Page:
With Reuse Plan, Pran-RFL Moves to Import Used Clothes Hanger

Plastics giant Pran-RFL Group wants to import, process and reuse plastic clothes hangers that have been discarded by Western retailers, such as Walmart, Carrefour and H&M.

According to Pran-RFL officials, hanger manufacturer and exporter Banga Plastic International Ltd will take back the intact hangers to make them usable again.

More than a dozen Western retailers have contacted Pran-RFL because they cannot offload or recycle the hangers in the West, according to a letter sent to the Ministry of Commerce by Pran-RFL chief Ahsan Khan Chaudhry to obtain import approval.

“Foreign brands import clothes hangers from us, and they store them intact after the clothes are sold. We want to import the plastic item, process it, and export it to brands again,” he wrote in the letter.

According to the conglomerate, it produces about 27,000 tons of raw materials from 30,000 tons of used plastic annually. The raw materials obtained from recycling amount to Rs 400 crore. Recycled items include cups, buckets, bottles, and chairs.

Noting Pran-RFL’s growing focus on reuse and recycling, Ahsan Khan Chowdhury assured the Ministry of Commerce that the company’s operations to make hangers reusable would not have any negative environmental impact.

Banga Plastic exports Rs 5 crore piece of clothes hanger to overseas market annually. The company exports 10 kiahs directly while the remaining hangers go to foreign ready-to-wear retailers.

Kamruzzaman Kamal, director of the Pran-RFL group, told The Business Standard that the garment maker is sending its fabrics abroad with ties. Retailers prefer clothing over ties as it is easier to present products to customers.

“But when a customer buys a piece of cloth, they take the item into a shopping bag — and often leave the hangar in supermarkets. We’ll take back those clothes from the brands and make them available to local clothing factories for reuse,” she says.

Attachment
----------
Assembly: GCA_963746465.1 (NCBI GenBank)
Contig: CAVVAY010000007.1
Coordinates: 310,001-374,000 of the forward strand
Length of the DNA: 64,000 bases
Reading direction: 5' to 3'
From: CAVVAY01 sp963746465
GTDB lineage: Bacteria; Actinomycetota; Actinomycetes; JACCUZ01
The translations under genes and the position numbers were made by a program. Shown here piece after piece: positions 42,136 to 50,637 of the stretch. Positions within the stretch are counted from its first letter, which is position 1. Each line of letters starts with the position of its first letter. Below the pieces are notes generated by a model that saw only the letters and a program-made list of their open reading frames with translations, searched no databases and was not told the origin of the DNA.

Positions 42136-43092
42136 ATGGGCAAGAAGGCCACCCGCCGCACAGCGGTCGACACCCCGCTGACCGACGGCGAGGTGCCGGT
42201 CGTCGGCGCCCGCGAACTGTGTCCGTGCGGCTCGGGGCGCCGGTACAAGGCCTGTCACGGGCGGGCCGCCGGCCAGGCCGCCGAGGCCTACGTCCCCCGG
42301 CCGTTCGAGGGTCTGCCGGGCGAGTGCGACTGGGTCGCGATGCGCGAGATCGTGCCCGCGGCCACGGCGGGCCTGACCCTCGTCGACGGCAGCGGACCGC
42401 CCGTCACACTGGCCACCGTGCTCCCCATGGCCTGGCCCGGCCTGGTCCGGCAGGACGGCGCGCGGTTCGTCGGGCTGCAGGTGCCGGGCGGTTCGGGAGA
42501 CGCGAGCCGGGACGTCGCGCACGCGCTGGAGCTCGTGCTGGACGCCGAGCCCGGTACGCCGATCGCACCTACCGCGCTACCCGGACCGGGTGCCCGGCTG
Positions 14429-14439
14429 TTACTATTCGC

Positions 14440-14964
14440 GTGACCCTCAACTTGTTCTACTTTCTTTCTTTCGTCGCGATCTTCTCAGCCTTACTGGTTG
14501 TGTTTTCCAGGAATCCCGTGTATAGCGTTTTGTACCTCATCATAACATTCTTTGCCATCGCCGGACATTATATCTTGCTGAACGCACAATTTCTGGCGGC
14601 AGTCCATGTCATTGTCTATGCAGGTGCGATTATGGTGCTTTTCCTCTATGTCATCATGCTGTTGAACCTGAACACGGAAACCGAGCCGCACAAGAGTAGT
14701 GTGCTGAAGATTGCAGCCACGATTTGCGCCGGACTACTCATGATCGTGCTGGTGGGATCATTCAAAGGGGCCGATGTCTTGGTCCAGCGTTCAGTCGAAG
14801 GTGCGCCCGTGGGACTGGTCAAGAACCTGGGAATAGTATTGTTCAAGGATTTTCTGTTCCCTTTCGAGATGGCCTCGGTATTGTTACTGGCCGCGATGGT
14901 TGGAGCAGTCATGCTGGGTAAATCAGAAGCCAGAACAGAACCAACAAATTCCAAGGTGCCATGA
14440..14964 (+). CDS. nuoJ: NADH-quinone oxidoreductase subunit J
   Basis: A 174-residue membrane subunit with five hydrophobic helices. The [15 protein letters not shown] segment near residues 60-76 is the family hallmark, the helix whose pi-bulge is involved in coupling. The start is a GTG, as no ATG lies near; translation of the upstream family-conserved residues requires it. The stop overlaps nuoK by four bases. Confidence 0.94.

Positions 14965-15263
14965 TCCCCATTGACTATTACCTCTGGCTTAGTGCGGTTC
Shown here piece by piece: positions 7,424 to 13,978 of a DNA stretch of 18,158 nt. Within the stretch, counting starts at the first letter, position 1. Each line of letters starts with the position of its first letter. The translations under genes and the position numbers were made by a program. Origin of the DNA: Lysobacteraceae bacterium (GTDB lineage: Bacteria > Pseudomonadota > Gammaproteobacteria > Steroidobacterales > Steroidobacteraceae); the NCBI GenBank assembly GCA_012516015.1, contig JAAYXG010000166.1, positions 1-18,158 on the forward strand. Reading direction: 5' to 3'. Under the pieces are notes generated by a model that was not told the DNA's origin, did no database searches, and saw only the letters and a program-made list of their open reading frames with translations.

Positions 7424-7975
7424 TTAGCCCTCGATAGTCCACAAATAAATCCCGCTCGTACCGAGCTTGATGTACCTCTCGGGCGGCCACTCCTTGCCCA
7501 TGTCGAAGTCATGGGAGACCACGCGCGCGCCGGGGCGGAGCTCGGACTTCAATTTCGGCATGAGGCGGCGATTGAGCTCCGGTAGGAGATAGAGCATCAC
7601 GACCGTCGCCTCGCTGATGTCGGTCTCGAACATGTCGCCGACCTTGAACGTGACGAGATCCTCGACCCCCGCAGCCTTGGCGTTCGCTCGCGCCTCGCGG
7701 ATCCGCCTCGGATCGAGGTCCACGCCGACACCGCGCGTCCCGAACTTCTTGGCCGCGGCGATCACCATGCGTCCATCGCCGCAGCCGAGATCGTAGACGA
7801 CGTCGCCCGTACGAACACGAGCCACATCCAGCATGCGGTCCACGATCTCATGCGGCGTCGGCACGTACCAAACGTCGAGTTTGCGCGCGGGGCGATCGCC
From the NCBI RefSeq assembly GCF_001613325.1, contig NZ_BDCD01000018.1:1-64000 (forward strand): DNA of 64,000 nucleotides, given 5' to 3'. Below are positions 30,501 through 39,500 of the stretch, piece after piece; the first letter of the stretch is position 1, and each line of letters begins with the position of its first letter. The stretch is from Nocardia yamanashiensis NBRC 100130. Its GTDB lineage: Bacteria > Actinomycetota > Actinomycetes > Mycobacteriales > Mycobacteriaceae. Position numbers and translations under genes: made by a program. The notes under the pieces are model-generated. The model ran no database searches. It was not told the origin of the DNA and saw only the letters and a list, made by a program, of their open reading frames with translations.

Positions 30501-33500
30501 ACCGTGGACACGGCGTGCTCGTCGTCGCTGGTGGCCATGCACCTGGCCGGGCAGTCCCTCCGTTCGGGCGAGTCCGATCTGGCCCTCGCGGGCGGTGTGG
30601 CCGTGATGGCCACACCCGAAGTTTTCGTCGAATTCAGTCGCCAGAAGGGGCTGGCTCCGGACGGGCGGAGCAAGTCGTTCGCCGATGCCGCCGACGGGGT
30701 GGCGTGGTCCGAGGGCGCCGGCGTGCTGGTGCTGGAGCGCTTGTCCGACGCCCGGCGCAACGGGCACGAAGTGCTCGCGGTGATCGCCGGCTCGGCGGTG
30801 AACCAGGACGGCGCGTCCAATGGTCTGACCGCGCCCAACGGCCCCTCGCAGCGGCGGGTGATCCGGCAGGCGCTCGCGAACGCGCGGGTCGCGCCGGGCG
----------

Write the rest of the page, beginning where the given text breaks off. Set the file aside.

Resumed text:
Asked if Banga Plastic’s production would decrease if the old hangers were imported instead of making new ones, Kamruzzaman Kamal said, “Production will naturally decrease a little bit. But it will reduce the damage to the environment.”

He said Pran-RFL came up with the initiative as international buyers are interested in reuse rather than new products.

He inquired whether it is profitable to export hangers after manufacturing used hangers compared to exporting the item after manufacturing.

“Currently, only export-oriented clothes can import hangers because importing to others is prohibited. If the government allows us to, we will then estimate the profit margin,” he added.

The Pran-RFL group manufactures plastic products, among which are household items, pipes and fittings, clothing accessories and food packaging materials weighing about 3 tons per year.

Currently there are nearly 4,000 plastic products factories in Bangladesh with the country’s annual plastic consumption being 24,000 tons. Per capita plastic consumption is approximately 15 kg, while the figure is around 60 kg in many developed countries.

According to Bangladesh’s National Action Plan, which will be implemented with the help of the World Bank, the country has set a target of recycling 50% of plastic by 2025 as the rate is now hovering around 36%.

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